ORDINARY PEOPLE MAKING AN EXTRAORDINARY DIFFERENCE
ORDINARY PEOPLE MAKING AN EXTRAORDINARY DIFFERENCE
November is National Adoption month, a time to spread awareness about the adoption process, share the stories of those who have been adopted or have adopted, and advocate for more than 125,000 children and youth in foster care across the country who are currently waiting for their forever families.
This year's National Adoption Day will be celebrated on Saturday, November 23. The first National Adoption Day was inspired by Michael Nash, a former presiding judge of Los Angeles County’s Juvenile Court. Nash would open the court on Saturdays and finalize adoptions to reduce the backlog of one of the busiest courts in the nation.
Read on to learn about one Houston family's story of adoption through foster care...
"My husband and I have been foster parents for four years and we will adopt our fourth child on national adoption day this month. We met and married at a young age and were introduced to the need for foster homes through a camp that we volunteered at for kids who had been through trauma, a lot of whom were in foster care. We heard the stories of the kinds of impact foster families had in their lives and we just couldn’t unhear what we had heard. On a deep level we know that God calls His church to care for the orphaned and to defend the fatherless. On a practical level, we wanted to be parents and there were kids who needed parents. We had empty bedrooms and there were kids who needed a place to stay. So we were licensed on my 21st birthday and immediately placed with three siblings. We had the privilege of knowing and loving them for five months and then they returned to live with family. Over that following summer we added four other children into our home. Two infants and two toddlers. All of their cases were different and the goals changed between reunification and adoption many times over the next couple of years for each of them. Fast forward to today and we have adopted three of those children and will be adopting the fourth later this month.
"Describing the intense joy and heartbreak of adoption is hard. If I am honest, I went into foster care with the intent of rescuing poor children from terrible places and adopting them into my wonderful family to live happily ever after. I can think specifically of our youngest who we got from the hospital at a week old. When they put that baby boy into my arms all I wanted to do was fight with everything I had to be able to keep him. The Lord truly has done a work in my heart over these years to see more clearly. The goal in foster care is first reunification, if safe and if possible. See, that once tiny baby I had begged the Lord to let stay is now my forever son. While my heart bursts with joy that he shares my last name, part of me weeps for what had to be broken to make this happen. His first mama didn't leave the hospital with the baby she had carried for 9 months, she didn't get to cheer as he learned to crawl, she didn't hear his first words, nor see his first steps. She hasn't been able to know the incredible little human he is. My heart breaks for her and all the while is filled with immeasurable joy for the future I get with him. Reconciling these things is absolutely the hardest, most painful, broken, and yet beautiful thing I will ever go through.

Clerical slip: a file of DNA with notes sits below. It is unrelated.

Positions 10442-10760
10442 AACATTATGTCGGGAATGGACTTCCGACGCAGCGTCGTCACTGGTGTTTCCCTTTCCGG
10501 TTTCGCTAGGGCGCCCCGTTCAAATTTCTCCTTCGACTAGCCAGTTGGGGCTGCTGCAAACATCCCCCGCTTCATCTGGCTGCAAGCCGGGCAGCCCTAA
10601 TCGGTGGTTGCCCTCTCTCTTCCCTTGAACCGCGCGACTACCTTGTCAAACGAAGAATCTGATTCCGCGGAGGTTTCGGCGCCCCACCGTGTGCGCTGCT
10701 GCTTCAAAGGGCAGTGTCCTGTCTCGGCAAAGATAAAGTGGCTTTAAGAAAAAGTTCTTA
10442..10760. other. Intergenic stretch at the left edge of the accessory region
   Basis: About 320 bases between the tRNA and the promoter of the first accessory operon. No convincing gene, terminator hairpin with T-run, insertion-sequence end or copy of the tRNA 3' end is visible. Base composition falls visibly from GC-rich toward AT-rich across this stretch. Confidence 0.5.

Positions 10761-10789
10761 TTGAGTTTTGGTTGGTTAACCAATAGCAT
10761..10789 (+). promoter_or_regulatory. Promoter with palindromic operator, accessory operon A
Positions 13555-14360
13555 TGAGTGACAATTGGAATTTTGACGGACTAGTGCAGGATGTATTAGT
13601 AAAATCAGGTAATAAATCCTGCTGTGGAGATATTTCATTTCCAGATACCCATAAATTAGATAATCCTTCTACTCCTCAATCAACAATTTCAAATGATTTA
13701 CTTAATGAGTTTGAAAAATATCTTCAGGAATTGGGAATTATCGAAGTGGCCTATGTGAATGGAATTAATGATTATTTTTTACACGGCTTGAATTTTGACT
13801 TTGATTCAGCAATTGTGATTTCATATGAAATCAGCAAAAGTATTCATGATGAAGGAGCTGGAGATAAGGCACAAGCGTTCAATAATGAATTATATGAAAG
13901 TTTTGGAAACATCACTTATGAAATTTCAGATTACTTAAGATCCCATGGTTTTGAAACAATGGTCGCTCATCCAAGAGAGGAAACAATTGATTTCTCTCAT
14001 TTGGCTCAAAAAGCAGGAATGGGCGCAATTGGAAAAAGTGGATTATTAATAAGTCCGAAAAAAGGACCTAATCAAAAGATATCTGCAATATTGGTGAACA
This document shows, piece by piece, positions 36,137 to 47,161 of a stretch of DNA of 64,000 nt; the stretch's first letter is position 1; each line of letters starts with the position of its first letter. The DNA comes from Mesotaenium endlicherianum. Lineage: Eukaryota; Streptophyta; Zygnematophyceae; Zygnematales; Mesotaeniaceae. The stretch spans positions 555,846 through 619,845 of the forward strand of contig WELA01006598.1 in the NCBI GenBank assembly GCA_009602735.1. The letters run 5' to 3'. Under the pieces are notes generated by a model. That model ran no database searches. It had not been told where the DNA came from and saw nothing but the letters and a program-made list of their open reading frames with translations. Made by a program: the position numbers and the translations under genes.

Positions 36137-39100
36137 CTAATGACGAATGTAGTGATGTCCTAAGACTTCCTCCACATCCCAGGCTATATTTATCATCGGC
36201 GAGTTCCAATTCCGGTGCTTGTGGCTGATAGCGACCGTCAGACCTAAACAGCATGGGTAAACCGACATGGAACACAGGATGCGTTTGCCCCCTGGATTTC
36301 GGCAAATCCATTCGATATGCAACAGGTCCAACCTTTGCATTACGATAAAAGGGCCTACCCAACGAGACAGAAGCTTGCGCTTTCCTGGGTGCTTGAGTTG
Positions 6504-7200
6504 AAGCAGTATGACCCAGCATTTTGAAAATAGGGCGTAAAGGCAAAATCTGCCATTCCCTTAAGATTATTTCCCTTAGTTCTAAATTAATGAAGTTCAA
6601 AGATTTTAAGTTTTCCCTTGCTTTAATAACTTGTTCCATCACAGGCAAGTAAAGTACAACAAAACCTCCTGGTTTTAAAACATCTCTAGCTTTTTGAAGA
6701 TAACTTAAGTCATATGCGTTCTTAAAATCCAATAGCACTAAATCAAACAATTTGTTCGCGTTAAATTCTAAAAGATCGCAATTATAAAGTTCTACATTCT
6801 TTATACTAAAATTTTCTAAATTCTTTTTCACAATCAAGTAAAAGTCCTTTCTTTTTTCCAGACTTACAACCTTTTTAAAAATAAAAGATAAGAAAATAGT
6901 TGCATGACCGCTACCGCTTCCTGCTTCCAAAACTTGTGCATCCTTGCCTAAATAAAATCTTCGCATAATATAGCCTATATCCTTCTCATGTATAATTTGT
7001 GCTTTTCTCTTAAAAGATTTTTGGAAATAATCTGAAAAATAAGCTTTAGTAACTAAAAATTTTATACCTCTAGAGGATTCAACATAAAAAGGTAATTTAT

"For two of our kids, we have been able to keep an open adoption with their birth family. The relationship we have with them is truly a gift I will always be thankful for. We keep in contact with the other two families in different ways that we feel is the safest for our family. Some children adopted from foster care won’t maintain any contact with their birth family. Each child and situation is different. Adopting through foster care is messy. Foster care will take you on a roller coaster of emotions. There will be seasons where you are cheering on bio families and walking along side them to help get their babies back into their arms. Then other seasons where you are going before a judge stating that you believe permanency in your home and family is in that child's best interest. There will be adoptions that happen less then a year after being placed with the child, while other times the future might still look very unknown even after years of being their foster parent.
"There are currently over 400,000 children in foster care in the US right now. More than 100,000 who are legally free and are just waiting to be adopted. It is easy to look at that number and merely see a statistic, but the four kids that I just tucked into bed were once a part of that number. It is when we hear their stories and see their faces and know them by name, that it becomes more than numbers and statistics. They are His image bearers and it is a privilege to raise them as sons and daughters. To see beauty rise from ashes and mourning turned into great joy."
- Savannah, foster and adoptive mom in Houston, TX
(Photography by www.emmaleedeville.com/photography)
To find out more about how you can support local foster and adoptive families, as well as children waiting for their forever home, contact us or visit www.houangels.org.